Seo Yeon Koh knew immediately she would only go on the later transport….

What she did not know is that later transport would never come. 

Chou’s words to her Supreme Leader had been far more specific. North Koryo’s military power had been thoroughly gutted. The mine fields separating them from South Koryo now lay waste. The military could no longer protect him or his family.

But the danger wouldn’t come from the Americans or even the South Koryo forces. They had been ordered to stand down. The danger would come from the disaffected… the North Koryoan people and military who’d soon see the world in unfiltered clarity. When this happened they’d hold him responsible for their long suffering. No palace guard would stop them from seeking revenge.

So the compromise–Chou would give Supreme Leader and his family political asylum–permanent exile. The Americans would agree to a substantial demilitarization of the Koryo peninsula. Both the Americans and the Chinese would share the responsibility and expense for mending North and South Koryo. The re-united nation would remain independent of both. And, as was most important to the Terran Council, Koryo’s participation in the world vote would be guaranteed… an elaborate horse-trade, but a little something for everyone.


The Tides of Earth – Chapter 2 – Wake-up Call

Prelude front cover

Mike immersed himself in thought. Today was Show and Tell. They’d demonstrate to the United Nations the full power of the K’Laadian weapons. The decision, while returning to Earth in command of this ship–their prize–had been difficult. But there was no going back. We’re in it now! It’ll only get tougher, because now they needed to buy or pry away the political support they’d need to build a planetary defense.

They found no other choice. Humanity had to be defended, but the captured weapons were too powerful–too dangerous entrust to any one government… even more dangerous to share with all. The K’Laadian’s view toward human civilization may have been cold, but it hadn’t been entirely inaccurate. With these weapons, mankind could tear itself apart.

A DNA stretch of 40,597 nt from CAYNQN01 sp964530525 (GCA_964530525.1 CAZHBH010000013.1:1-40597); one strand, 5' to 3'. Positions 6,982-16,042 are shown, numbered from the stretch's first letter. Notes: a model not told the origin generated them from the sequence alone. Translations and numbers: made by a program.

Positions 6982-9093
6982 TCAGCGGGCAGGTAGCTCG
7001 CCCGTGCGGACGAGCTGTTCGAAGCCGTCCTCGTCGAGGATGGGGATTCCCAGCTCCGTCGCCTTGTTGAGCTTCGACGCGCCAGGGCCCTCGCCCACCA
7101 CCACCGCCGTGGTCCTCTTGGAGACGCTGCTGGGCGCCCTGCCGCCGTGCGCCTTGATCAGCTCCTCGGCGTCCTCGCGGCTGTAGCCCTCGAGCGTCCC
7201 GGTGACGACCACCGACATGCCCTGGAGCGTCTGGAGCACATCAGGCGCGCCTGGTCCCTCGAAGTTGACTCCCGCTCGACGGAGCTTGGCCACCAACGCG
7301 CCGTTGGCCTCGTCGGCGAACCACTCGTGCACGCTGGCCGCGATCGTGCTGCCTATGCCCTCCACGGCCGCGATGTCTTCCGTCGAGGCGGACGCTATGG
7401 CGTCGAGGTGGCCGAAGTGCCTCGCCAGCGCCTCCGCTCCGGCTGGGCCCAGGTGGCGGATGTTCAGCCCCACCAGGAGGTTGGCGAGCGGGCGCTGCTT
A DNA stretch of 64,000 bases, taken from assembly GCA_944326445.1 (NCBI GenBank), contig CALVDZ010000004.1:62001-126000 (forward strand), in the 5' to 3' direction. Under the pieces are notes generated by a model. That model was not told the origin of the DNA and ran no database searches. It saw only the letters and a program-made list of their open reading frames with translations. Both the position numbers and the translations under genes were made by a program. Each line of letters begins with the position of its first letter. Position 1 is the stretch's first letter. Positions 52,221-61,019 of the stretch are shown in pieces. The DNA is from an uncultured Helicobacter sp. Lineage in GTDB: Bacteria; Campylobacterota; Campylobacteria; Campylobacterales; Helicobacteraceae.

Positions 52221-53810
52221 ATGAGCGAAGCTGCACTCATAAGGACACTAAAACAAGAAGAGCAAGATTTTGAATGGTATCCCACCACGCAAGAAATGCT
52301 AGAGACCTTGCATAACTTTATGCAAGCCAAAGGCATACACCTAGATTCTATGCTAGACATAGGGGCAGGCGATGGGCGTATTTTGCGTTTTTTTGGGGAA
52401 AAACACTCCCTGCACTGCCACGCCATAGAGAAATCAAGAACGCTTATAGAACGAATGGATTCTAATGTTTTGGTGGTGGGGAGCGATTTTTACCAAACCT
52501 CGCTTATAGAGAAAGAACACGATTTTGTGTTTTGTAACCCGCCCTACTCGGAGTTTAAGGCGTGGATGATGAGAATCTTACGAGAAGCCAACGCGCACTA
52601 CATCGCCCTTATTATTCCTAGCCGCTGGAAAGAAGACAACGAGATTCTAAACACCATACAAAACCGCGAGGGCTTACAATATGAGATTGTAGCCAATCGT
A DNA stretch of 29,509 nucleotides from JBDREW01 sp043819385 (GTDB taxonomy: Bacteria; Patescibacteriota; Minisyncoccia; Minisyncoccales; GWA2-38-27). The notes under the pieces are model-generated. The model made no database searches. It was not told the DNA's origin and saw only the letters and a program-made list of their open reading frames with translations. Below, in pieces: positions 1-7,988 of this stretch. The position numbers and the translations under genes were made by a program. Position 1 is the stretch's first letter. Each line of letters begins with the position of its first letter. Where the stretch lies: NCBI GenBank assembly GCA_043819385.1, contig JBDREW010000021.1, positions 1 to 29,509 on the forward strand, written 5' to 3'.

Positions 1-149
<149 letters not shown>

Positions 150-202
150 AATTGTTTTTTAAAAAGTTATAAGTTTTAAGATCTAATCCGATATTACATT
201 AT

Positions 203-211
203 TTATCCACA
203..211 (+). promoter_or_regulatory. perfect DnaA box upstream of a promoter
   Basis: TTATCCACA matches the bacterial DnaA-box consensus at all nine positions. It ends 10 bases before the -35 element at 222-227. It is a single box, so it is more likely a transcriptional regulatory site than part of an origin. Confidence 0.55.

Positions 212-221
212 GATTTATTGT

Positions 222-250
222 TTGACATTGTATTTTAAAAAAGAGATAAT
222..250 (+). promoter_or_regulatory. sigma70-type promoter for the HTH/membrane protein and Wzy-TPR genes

Creating an independent council was Maggie’s idea. Completely independent from Earth governments. Never to interfere with earth’s local affairs. Maggie’s plan. But it was Tracy who’d recognized the full truth. 

They had already learned too much themselves. Earth’s governments and competing factions would never stop seeking control of the technology. Their knowledge would always make them a target–a threat not only to themselves, but to their families. That same risk would face all who joined them.

Mike glanced at Tracy and frowned. She still scanned the globe nervously. The harsh new reality meant end to any chance at a normal life. Self-imposed exile… for them and anyone they recruited. But harder for her, Mike knew… a life now defined by morbid duty and dashed dreams.

Tracy interrupted his thoughts. “You’re sure the canisters are ready? All the parameters right?”

“We’ve prepared all we can,” Maggie answered instead. “The practices have been successful. Targeting software has been perfect. No reason to believe it’ll fail now. And better us than the K’laadians picking targets.”

“We’ve got it covered.” Mike reassured. “Listen, the UN needs a demonstration. They’re just going to get a bigger one than expected.”

“There’s an understatement,” a thin smile broke on Maggie’s lips, “but we haven’t come this far to fail now. We stick to the plan. There must be full cooperation to hold a worldwide vote. No government interference! And certainly no exceptions for dictators! It’s everyone’s choice! Whether to fight or to flee–all humanity must decide.” Maggie shook her head, “they’ve got to learn to work together.”

Well, this ought to do it! Mike mused…. There’ll definitely be some soiled britches today.

Maggie inhaled deeply and reflected… Khreseea, their former captor, had been right about one thing–humanity was immature. But she had been wrong about K’laadia ruling Earth. Humans didn’t like being told what to do. Millenia of genetics and conditioning stood in the way. We have to decide for ourselves.

“Time to make the phone call.” Maggie said. “Mike, lock targeting. Engage the moment I hang up. We need to wrap this up before the UN goes in session.”

Mike leaned back and took a deep breath, ready. “Won’t be a problem. Targets are all tagged. I expect we’ll be done in two hours.”

“No casualties?” Tracy frowned. She didn’t want to jeopardize public support. More so she didn’t want it on her conscience. The UN demonstration would be a piece of cake. This unscheduled pre-demo operation is what worried her.